The teachers at my school and those I have trained from other schools often have a good chuckle when I say the names, “Penny Kittle” and “Kelly Gallagher.” Some have even started tallying how many times I reference them in my trainings and meetings. It’s ok, though. I am unashamed of my love for these two literacy giants (I mean this literally–sooooo tall!); they are my greatest paperback mentors. They made me a real English teacher.
After two years of wondering why teaching the way I was taught wasn’t working for my students, I was desperate for help. I found a book titled Readicide. As soon as I read the definition of readicide, “the systematic killing of the love of reading,” I knew that I had inadvertently done that to many of my students. In my quest to make them fall in love with Romeo and Juliet like I had, I had forgotten to get them to love reading first. So, I changed. Later, I found Penny Kittle’s book, Book Love, and my world shifted again. And for every additional book they’ve written (and I’ve devoured), I have changed and I have changed and I have changed again. Thank heavens–or better yet, thank Penny and Kelly–that I am not the same teacher who walked into her classroom on the first day of her teaching career! I still have the same desire to change the world one book at a time, but now I have the tools to do that.
Since those first two books, I have followed them everywhere, hungering for and soaking up everything they have to offer. I’ve seen them at NCTE and TCTELA, and yesterday, I got to spend all day at their feet. Literally at their feet, I sat in the center of the front row with my team, and we drank from their fountain of knowledge. And once again I am changed. We were reminded that we must stop asking how we can raise student achievement, and we have to start asking what we can do to challenge, stimulate, and engage our students! If authentic engagement happens, student achievement will take care of itself. If we are responsive to our students’ needs and interests, we can create empowered and independent readers, writers, and thinkers. I have always said that my greatest win as a teacher is not how many students pass their standardized tests, but how many students I run into at Barnes and Noble in five years.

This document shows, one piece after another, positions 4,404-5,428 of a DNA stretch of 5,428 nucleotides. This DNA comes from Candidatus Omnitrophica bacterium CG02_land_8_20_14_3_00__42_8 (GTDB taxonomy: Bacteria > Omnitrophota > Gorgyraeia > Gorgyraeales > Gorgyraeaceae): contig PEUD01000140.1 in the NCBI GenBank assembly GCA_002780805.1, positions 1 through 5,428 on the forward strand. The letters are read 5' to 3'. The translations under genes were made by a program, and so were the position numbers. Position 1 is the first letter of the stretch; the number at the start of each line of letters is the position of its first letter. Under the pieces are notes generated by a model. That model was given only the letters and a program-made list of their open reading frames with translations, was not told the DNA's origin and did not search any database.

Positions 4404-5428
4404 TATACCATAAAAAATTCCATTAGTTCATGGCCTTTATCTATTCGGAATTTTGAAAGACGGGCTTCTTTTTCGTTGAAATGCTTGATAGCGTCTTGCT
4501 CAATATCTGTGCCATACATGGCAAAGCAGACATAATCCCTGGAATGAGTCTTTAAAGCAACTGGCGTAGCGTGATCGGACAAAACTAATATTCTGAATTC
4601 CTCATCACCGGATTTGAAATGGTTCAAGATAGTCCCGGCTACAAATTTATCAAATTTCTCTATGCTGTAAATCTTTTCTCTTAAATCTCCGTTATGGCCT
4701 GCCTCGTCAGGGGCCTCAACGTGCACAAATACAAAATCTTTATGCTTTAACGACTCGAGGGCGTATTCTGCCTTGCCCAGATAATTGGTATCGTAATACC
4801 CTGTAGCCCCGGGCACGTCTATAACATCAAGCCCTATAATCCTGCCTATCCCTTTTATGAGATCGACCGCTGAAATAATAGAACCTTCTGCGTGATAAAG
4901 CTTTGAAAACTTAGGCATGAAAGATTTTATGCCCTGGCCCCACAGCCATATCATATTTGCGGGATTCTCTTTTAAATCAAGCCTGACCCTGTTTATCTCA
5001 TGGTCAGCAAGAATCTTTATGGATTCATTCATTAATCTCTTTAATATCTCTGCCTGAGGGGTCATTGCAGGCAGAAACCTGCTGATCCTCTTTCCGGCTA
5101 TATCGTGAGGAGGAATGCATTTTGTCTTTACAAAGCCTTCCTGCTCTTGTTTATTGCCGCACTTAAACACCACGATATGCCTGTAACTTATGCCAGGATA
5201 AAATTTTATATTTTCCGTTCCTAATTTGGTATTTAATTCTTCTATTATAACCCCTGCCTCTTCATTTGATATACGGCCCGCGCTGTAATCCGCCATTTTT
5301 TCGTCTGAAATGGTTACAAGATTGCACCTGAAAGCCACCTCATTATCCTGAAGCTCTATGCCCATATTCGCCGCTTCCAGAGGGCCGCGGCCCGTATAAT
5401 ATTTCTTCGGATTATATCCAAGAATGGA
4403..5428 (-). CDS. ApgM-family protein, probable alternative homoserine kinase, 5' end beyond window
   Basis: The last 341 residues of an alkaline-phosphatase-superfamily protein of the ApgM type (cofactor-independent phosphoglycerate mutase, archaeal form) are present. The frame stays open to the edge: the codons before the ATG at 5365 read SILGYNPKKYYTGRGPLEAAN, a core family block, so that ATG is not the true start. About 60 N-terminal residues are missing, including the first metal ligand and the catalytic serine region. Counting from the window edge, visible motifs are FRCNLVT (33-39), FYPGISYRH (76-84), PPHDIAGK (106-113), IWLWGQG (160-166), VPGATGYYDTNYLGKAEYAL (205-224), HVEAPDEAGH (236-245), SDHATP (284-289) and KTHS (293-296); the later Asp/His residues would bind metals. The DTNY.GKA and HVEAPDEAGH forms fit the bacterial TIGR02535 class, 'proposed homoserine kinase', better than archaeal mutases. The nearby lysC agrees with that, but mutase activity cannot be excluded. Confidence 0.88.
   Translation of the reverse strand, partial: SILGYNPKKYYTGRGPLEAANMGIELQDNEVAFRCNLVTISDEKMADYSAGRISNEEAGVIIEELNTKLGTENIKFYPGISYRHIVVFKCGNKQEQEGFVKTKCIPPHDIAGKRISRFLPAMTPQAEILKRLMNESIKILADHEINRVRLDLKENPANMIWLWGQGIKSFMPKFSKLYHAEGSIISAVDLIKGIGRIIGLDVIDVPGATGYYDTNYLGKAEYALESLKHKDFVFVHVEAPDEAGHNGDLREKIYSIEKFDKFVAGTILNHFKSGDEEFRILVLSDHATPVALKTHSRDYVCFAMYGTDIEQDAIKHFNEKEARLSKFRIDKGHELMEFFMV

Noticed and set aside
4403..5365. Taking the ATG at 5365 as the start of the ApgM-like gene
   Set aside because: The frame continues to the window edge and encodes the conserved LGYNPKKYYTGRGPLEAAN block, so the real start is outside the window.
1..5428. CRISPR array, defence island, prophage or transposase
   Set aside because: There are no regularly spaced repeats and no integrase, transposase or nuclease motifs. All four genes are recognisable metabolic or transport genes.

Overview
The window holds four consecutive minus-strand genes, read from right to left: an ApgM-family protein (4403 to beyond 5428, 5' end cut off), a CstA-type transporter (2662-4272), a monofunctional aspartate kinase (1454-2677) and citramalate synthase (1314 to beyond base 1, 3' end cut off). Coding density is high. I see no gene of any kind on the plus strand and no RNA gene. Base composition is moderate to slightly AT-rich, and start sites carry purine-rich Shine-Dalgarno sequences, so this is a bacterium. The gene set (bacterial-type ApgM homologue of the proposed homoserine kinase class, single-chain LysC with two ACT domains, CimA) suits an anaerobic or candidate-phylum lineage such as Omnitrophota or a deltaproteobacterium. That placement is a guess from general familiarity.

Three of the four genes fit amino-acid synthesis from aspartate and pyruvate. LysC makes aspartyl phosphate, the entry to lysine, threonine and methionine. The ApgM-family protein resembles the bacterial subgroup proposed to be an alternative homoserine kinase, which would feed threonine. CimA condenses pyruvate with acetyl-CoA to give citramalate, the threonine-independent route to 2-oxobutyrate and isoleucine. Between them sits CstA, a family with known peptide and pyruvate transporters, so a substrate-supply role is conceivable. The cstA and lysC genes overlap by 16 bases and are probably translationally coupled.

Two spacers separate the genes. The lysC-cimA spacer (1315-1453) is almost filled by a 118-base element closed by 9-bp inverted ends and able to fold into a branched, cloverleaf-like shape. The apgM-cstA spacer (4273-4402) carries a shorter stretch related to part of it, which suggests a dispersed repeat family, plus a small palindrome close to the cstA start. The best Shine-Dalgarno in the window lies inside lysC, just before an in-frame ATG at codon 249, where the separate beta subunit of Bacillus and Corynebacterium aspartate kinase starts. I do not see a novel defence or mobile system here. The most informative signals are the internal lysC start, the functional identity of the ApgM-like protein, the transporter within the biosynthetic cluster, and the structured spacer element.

Through their exploration of best practices in motivating readers and writers, they extolled the power of passion, book talks, choice, reading/writing conferences, and book clubs. They highlighted the most important ways for students to become better readers and writers: volume, choice, and modeling. But through all of that learning, the thought that kept pounding in my brain came from the very first slide in their presentation:
Wow! If that doesn’t remind us of the importance of this work, I don’t know what will. What an amazing gift and responsibility we have as English teachers!!! No matter what standards exist, and no matter what standardized assessments exist, our first concern should always be whether students have equal access to quality texts and writing space. Literacy is for everyone! And, we have the great opportunity to share it with today’s youth. With the gift of reading and writing, barriers begin to crumble, doors begin to open. Literacy has the power to inspire and destroy and rebuild. Without it, our society is empty, devoid of humanity.
With literacy, there can be no walls.